Because, let's face it, the movie is actually stolen by the parents. Offerman isn't doing anything you haven't already seen him do on Parks and Recreation, but he does it so well and is so funny that it hardly matters. Mullally and Jackson, as Patrick's overly-nice parents, kill it in every scene, demonstrating to us exactly why Patrick would want to run away but reminding us why he's crazy to do so. The adult cast (which also includes a very dry Mary Lynn Rajskub as the police chief, plus great cameos from Hannibal Buress and Kumail Nanjiani) help ground the movie; whereas the boys play out their small concerns on a grand, operatic scale, the adults have to deal with real-world problems and pain -- the loss of a spouse, the idea that your kids want to abandon you, wontons that are too big -- in the real world. They don't get to run away and escape to the woods for a summer.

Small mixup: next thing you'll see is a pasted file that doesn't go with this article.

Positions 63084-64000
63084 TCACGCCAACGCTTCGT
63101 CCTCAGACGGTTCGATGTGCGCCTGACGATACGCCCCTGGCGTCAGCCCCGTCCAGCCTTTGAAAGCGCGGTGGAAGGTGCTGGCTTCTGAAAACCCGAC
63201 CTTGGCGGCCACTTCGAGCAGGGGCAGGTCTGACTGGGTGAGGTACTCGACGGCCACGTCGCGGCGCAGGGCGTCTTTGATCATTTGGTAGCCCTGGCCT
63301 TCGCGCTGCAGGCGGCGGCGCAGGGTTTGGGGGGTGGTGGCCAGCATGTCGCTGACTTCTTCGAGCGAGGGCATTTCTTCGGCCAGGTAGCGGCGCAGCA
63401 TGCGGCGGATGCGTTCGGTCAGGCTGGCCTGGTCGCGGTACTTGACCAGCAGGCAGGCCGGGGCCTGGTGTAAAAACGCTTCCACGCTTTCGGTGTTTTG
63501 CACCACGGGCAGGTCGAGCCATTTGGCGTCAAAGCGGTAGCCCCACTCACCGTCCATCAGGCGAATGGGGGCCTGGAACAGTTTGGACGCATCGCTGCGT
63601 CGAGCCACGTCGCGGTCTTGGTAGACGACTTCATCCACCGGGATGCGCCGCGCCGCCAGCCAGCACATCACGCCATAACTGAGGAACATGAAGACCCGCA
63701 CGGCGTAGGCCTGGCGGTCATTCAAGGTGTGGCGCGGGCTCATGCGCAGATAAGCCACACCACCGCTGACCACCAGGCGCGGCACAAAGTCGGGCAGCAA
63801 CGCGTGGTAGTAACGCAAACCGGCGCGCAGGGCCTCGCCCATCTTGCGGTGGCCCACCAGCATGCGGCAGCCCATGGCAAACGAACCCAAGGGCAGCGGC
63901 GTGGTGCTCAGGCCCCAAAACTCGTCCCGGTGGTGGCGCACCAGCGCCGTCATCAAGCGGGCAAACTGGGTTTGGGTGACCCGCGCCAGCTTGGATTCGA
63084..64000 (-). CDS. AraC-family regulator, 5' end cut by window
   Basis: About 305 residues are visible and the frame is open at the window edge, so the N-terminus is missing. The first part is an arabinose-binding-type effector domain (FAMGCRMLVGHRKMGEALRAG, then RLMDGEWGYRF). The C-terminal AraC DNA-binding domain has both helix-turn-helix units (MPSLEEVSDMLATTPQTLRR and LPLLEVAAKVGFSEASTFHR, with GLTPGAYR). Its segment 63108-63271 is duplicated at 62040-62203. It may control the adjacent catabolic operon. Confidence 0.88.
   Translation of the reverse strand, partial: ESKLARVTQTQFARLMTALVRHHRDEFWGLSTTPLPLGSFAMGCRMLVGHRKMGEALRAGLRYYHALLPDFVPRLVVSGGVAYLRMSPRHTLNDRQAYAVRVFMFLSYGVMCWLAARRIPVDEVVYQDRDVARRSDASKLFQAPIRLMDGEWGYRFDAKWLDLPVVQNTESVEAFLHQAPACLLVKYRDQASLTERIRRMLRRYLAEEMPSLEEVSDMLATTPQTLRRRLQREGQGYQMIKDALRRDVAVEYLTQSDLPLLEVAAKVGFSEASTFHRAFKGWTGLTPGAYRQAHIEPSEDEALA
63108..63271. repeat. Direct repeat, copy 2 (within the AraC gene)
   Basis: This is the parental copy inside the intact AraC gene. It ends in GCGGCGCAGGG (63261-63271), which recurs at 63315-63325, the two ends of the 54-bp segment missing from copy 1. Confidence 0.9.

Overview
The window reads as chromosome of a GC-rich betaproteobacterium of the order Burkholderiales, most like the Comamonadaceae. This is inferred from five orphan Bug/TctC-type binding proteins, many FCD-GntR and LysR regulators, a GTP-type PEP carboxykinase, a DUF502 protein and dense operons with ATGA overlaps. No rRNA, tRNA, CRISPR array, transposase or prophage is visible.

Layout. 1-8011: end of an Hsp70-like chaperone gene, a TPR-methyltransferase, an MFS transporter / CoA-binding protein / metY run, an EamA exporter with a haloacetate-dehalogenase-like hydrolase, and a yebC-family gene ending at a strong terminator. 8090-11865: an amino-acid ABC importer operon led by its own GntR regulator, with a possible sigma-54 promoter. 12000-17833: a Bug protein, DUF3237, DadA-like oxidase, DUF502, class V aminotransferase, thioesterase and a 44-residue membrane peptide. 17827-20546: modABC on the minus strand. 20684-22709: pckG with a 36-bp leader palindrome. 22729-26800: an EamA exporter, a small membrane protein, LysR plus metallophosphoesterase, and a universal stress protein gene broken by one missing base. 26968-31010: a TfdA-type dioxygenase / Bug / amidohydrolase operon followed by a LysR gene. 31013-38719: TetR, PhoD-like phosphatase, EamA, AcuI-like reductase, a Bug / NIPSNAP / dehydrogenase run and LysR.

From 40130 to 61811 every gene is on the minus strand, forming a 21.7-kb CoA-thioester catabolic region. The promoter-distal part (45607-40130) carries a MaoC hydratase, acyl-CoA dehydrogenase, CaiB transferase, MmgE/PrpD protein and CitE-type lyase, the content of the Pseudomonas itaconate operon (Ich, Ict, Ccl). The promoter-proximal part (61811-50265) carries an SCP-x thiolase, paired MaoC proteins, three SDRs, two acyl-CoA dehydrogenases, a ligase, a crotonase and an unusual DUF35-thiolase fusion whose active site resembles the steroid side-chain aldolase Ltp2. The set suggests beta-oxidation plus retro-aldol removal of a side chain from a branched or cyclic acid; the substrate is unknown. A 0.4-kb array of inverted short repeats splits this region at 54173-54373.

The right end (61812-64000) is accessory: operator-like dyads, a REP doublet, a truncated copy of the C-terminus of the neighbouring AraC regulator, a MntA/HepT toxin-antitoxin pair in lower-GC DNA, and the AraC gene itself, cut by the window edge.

There's little doubt that movies like Moonrise Kingdom and Into the Wild will be brought up a lot in conjunction with The Kings of Summer when it comes out in a few months. I guess that's fair, since there are shades of both in the movie, but Kings of Summer is still its own thing -- a film made with beauty, personality and, for a first-time feature director, a lot of confidence. It deserves to be the breakout indie success of the summer, when audiences can take a break from superheroes and space battles and spend some quiet time in the woods, hanging out at Toy's house, eating some Boston Market.

1 comment: